What if The Beatles had to battle Adele for a Grammy? What if Simon and Garfunkel had to take on Whitney Houston? Music critic Glenn Gamboa culls through all the winners in the Grammys’ prestigious general categories and picks a single winner in each. It’s the Ultimate Grammys, a battle of the best of the best. Do you agree with his winners?


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NOMINEES: Madonna, "Ray of Light"; Justin Timberlake, "Justified"; Kelly Clarkson, "Breakaway"; Amy Winehouse, "Back to Black"; Adele, "21"

WINNER: "Back to Black." Chances are, there wouldn't have been a "21" (or a "19," for that matter) if it wasn't for "Back to Black." The late Amy Winehouse's success at filling pop melodies with edge and depth is what helped paved the way for Adele and a generation of British singers. The fact that "Back to Black" is just as wrenching today shows why it rules this category.


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NOMINEES: The Beatles; Mariah Carey; Lauryn Hill; Amy Winehouse; Adele

WINNER: The Beatles. What is striking about this category is how often Grammy voters have gotten it wrong. (Hi, Milli Vanilli!) But as tempting as it would be to give this award to Adele or Mariah, The Beatles' arrival was truly undeniable.


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NOMINEES: Fugees, "The Score"; Jay-Z, "Vol. 2... Hard Knock Life"; Outkast, "Stankonia"; Kanye West, "My Beautiful Dark Twisted Fantasy"; Drake, "Take Care"

WINNER: "My Beautiful Dark Twisted Fantasy." The category was introduced into the awards in 1996 and it is still dealing with its share of embarrassments. Nevertheless, there have been a handful of worthy winners and West's "Twisted Fantasy" is the best, because of his sprawling artistic vision, but also because hip-hop continues to adapt. As strong as early winners like The Fugees and Jay-Z sounded in their time, their production seems almost primitive today.


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NOMINEES: Simon & Garfunkel, "Bridge Over Troubled Water"; Billy Joel, "Just the Way You Are"; Whitney Houston, "I Will Always Love You"; U2, "Walk On"; Dixie Chicks, "Not Ready to Make Nice"

WINNER: "I Will Always Love You." The greatness of "Walk On" and "Not Ready to Make Nice" comes as much from the events connected to them as the songs themselves. The other three songs are all classics in their own ways, but the late Whitney Houston's soaring delivery gives "I Will Always Love You" the edge, a tribute as towering and unshakeable as the Empire State.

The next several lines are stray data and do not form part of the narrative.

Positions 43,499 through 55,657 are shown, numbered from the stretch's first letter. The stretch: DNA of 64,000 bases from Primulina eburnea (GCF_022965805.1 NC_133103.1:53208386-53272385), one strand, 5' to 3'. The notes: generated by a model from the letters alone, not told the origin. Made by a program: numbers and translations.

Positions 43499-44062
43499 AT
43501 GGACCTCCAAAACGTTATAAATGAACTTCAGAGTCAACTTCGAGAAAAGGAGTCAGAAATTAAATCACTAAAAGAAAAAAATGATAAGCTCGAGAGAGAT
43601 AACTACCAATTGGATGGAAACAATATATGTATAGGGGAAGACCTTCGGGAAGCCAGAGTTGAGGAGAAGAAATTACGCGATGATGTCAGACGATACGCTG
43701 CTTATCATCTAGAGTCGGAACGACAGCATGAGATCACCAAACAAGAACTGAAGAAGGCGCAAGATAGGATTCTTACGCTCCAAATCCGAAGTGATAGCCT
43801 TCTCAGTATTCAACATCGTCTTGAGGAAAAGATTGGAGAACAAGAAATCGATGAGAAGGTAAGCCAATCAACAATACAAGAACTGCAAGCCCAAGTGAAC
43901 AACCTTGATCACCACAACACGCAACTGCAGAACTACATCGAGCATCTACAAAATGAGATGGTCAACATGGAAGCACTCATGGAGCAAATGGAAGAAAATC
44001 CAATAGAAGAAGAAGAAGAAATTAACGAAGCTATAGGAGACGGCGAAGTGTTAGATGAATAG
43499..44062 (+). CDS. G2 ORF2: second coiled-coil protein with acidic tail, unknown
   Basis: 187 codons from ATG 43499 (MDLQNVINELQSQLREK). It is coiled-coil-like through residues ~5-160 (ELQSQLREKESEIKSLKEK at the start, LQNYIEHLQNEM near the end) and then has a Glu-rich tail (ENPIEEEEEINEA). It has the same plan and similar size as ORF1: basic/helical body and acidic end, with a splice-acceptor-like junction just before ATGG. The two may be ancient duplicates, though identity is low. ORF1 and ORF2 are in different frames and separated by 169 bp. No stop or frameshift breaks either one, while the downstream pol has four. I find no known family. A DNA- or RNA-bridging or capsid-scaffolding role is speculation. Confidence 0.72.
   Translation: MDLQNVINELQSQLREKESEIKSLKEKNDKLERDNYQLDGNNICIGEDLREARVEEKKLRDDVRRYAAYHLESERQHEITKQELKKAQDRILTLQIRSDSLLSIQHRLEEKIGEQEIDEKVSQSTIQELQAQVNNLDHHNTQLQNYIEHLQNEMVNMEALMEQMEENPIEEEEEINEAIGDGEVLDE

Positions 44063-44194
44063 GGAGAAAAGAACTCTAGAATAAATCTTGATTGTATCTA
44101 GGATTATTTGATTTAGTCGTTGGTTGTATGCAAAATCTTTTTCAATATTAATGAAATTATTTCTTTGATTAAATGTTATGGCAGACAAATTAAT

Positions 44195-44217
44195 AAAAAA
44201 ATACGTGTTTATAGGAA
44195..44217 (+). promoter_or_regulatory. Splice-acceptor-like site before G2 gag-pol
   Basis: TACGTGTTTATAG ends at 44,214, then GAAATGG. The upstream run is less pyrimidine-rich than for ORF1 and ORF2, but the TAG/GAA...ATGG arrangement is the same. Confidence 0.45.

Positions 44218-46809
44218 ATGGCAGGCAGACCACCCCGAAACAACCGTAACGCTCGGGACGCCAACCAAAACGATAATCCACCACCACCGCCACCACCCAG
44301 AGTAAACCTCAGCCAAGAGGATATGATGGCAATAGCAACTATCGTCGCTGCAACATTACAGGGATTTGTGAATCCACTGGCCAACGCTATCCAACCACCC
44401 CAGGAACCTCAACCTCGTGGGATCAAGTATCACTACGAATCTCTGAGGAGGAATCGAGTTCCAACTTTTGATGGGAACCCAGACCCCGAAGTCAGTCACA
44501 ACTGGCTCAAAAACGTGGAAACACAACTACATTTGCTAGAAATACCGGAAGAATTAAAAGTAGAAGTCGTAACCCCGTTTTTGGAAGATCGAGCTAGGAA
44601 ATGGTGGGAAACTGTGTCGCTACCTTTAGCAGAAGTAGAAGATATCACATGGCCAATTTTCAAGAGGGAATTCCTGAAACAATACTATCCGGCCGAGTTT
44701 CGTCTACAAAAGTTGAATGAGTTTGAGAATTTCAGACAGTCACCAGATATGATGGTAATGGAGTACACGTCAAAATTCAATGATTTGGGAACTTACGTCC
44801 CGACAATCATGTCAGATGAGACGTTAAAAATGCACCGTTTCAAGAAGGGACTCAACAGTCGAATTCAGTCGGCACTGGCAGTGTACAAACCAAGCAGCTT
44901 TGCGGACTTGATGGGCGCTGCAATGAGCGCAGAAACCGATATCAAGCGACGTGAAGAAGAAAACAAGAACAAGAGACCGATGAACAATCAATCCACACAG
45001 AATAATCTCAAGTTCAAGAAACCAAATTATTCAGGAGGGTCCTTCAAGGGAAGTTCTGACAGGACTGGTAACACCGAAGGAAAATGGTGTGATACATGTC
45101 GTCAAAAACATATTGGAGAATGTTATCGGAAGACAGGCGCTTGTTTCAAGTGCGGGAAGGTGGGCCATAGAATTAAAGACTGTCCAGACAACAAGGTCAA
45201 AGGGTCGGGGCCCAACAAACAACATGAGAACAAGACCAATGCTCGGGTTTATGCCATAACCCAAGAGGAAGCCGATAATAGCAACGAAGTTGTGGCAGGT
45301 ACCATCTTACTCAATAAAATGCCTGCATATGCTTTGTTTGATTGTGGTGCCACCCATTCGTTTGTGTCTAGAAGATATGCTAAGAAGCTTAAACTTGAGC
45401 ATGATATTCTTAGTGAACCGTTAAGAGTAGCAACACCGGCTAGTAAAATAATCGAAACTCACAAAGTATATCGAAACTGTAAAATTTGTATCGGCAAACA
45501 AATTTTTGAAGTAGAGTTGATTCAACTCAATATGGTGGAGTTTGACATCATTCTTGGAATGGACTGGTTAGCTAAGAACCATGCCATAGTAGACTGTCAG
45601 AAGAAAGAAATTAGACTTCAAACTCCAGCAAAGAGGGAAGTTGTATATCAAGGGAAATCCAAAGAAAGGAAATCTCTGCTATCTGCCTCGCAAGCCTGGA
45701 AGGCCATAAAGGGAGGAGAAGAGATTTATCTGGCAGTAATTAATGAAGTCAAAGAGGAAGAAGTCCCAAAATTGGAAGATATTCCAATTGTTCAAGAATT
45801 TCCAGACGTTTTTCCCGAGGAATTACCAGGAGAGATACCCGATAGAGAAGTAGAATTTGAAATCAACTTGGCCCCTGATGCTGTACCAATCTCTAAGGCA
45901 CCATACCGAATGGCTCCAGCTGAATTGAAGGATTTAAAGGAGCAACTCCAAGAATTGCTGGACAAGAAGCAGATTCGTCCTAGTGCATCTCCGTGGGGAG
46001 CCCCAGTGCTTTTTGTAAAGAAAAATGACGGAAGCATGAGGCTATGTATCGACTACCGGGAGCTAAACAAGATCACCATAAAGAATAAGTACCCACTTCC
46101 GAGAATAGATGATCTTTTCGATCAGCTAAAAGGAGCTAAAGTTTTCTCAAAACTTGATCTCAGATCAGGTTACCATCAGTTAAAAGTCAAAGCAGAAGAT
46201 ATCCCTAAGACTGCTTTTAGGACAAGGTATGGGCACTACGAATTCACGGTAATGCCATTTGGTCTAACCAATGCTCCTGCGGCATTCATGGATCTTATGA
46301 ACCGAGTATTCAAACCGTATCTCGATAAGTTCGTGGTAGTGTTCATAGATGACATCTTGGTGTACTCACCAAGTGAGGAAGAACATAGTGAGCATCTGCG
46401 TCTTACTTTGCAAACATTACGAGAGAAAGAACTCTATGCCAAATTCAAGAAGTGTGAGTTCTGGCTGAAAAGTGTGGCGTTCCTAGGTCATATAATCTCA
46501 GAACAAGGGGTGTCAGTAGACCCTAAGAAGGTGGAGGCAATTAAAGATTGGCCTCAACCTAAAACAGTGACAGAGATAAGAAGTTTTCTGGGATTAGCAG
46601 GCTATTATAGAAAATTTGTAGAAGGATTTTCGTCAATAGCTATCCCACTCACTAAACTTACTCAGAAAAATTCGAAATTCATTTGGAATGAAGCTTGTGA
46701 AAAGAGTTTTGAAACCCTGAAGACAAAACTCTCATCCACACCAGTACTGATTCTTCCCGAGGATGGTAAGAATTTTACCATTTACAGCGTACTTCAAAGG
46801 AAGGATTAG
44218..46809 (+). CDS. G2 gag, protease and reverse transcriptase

: Alanis Morissette, "Jagged Little Pill"; U2, "All That You Can't Leave Behind"; Bruce Springsteen, "The Rising"; Green Day, "American Idiot"; Black Keys, "El Camino"


: "American Idiot." This category was first introduced in 1995 (previously, the Grammys went only to songs and performances) but it's been showing its age almost from the start. The 9/11 terrorist attacks spawned the two best winners, with Springsteen's "The Rising" focusing on resilience and Green Day's "American Idiot" focusing on rage. What could be more rock and roll than that? Especially when it's in a world with such well-developed "American Idiot" characters.


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: Carole King, "You've Got a Friend"; Marilyn Bergman, Alan Bergman, Marvin Hamlisch, "The Way We Were" by Barbra Streisand; Billy Joel, "Just the Way You Are"; Sting, "Every Breath You Take" by The Police; U2, "Beautiful Day"


: "Every Breath You Take." As great as all the other songs are, Sting manages to take it one incredible step further. In addition to being immediately memorable and well-crafted, "Every Breath You Take" can be read as a sweet love song so gorgeous it's often used for weddings. It can also be seen as the creepy tale of a delusional stalker, which is kind of what Sting intended.


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: TLC, "CrazySexyCool"; Erykah Badu, "Baduizm"; Lauryn Hill, "The Miseducation of Lauryn Hill"; D'Angelo, "Voodoo"; Alicia Keys, "The Diary of Alicia Keys"


: "The Miseducation of Lauryn Hill." Hill's combination of R&B, hip-hop and "Doo Wop (That Thing)" is a portrait of an artist fully formed, taking advantage of the length of an album to get her entire vision across. Her success, along with Erykah Badu's "Baduizm," has raised the bar for the awards in this category, which were first given out in 1995, so high that generally only serious works can succeed.


NOMINEES: The Beatles, "Sgt. Pepper's Lonely Hearts Club Band"; Carole King, "Tapestry"; Fleetwood Mac, "Rumours"; Michael Jackson, "Thriller"; Lauryn Hill, "The Miseducation of Lauryn Hill"

WINNER: "Sgt. Pepper's Lonely Hearts Club Band." Look, I don't think I will ever tire of listening to "Tapestry," "Rumours" or "Thriller" and honestly I'd rather listen to any of them in their entirety than "Miseducation" or the middle of "Sgt. Pepper's." But "Miseducation" and "Sgt. Pepper's" both embody what is possible with an album, how worlds can be transformed in 45 minutes or so, especially with stories so intricately drawn that they are only revealed after the 30th or 40th listen. And "Sgt. Pepper's" only gets better the more you listen to it.

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